What Is A Polkadot Parachain?



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Polkadot is one of the most successful projects focusing on improving the underlying technology that helps power decentralized applications (dApps). 

Polkadot uses parachains, an integral part of the Polkadot ecosystem. These are heterogeneous blockchains connected to Polkadot and are interoperable with the Polkadot network and other parachains. 

What Is A Polkdadot Parachain?

Polkadot was created by Ethereum co-founder Gavin Wood and Peter Czaban. Wood published the Polkadot whitepaper in 2016 and also launched the Web3 foundation a year later. The foundation raised $145 million through the sale of DOT tokens, with another private sale in 2019 raising an additional $43 million. Polkadot addresses three critical issues that hinder the growth and adoption of blockchain technology: speed, scalability, and security. 

Polkadot is optimized for better scalability through specialized blockchains called parachains, allowing it to communicate and operate in a secure and trust-free environment. Polkadot and its sister blockchain platform Kusama both have their own relay chain at the center of their structure, which coordinates a system of parachains built on it. The Relay Chain performs only a few select transaction types, including governance mechanisms, parachain auctions, and consensus. The connected parachains complete all other actions. 

These parachains are connected to the Polkadot relay chain and are application-specific data structures that validate transactions using the relay chain. They can have their own native tokens and economies and have specific stipulations around their implementation, such as whether collator nodes must stake their DOT tokens on the relay chain. Parachains can also define the incentivization of collator nodes. Collator nodes are typically incentivized through the native parachain token, although other ways exist. 

Polkadot parachains have created significant buzz because they share cross-chain composability and interoperability. This allows them to send or receive any type of data or assets with other parachains. It also allows parachains to support several use cases and applications and enables them to benefit from the security, scalability, and governance of the Polkadot ecosystem.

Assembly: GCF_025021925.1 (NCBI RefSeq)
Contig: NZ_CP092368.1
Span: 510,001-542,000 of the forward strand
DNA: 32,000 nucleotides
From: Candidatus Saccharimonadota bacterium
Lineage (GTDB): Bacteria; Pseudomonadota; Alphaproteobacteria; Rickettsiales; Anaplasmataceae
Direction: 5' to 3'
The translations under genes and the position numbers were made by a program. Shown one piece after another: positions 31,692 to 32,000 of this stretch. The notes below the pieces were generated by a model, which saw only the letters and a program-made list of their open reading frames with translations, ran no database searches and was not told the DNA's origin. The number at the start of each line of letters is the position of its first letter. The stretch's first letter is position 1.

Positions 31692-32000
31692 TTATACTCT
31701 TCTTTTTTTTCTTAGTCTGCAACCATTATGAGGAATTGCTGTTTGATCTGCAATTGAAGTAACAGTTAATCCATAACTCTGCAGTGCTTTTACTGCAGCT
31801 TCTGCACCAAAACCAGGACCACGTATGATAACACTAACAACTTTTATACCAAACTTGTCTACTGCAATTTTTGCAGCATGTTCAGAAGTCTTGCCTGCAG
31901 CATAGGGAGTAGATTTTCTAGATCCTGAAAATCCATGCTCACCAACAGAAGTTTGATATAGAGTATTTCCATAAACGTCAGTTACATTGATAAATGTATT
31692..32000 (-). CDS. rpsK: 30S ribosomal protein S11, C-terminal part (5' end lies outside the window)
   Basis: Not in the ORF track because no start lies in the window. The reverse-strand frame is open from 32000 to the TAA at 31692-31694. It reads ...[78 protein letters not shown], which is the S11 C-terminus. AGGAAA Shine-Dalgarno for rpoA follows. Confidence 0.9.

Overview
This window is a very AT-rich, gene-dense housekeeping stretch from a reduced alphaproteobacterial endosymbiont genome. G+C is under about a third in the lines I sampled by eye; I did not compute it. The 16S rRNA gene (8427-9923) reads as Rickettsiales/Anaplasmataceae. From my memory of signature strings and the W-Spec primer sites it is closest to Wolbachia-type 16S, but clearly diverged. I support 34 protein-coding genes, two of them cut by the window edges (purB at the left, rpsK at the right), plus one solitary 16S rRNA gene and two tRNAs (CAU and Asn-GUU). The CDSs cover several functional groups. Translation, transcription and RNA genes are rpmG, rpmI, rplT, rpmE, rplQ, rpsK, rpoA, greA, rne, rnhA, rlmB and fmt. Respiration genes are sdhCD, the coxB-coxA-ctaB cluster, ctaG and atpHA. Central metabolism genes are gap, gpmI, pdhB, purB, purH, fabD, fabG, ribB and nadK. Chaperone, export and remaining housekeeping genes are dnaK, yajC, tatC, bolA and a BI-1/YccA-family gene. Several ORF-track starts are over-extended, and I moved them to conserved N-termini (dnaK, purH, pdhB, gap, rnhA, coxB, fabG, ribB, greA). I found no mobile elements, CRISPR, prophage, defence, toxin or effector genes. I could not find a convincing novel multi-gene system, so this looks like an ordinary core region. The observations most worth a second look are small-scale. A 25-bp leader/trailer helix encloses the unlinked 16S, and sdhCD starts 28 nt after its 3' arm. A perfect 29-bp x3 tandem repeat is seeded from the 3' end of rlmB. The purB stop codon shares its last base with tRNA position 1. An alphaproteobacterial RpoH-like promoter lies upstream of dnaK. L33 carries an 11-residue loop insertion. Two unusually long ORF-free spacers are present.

Benefits Of Parachains 

Parachains offer several benefits. Let’s discuss some of them briefly. 

Interoperability 

One of the most significant advantages of parachains on Polkadot is their ability to acquire the network’s cross-chain composability. As a layer-1 blockchain, a parachain can give complete control to blockchain communities and allow them to engage with other parachains and networks. Parachains can also leverage Polkadot’s interoperability and exchange tokens or data, such as smart contract calls, credentials, and off-chain information from oracles. 

Scalability 

Typically, blockchains have to rely on Layer-2 solutions when it comes to interoperability. However, parachains can achieve interoperability at Layer-1, giving them a more efficient way to achieve scalability and throughput. This is because transactions can be spread out and processed parallelly over an ecosystem of Layer-1 blockchains. 

Flexibility 

Polkadot offers optimum flexibility in modeling Parachains. Thanks to this high degree of flexibility, Parachains can be developed as separate chains, each with its own individual design. This means they can run as a public or private network, have their own governance process, and have their own native token. They can also be deployed for others to build applications on top of. 

Governance 

Parachains can adopt any governance model and integrate pre-built modules that can implement different on-chain governance systems. Access to different governance models reduces the likelihood of hard forks of the Parachain while on-chain governance also gives Parachains and their communities greater transparency. 

What Are Some Use Cases Of Parachains? 

Parachains can be used in several areas, businesses, and industries. Some examples are: 

  • Decentralized Finance 

  • Identity verification

  • Internet of Things 

  • Gaming

  • Smart contracts

  • Digital wallets

  • Oracles 

Disclaimer: This article is provided for informational purposes only. It is not offered or intended to be used as legal, tax, investment, financial, or other advice.



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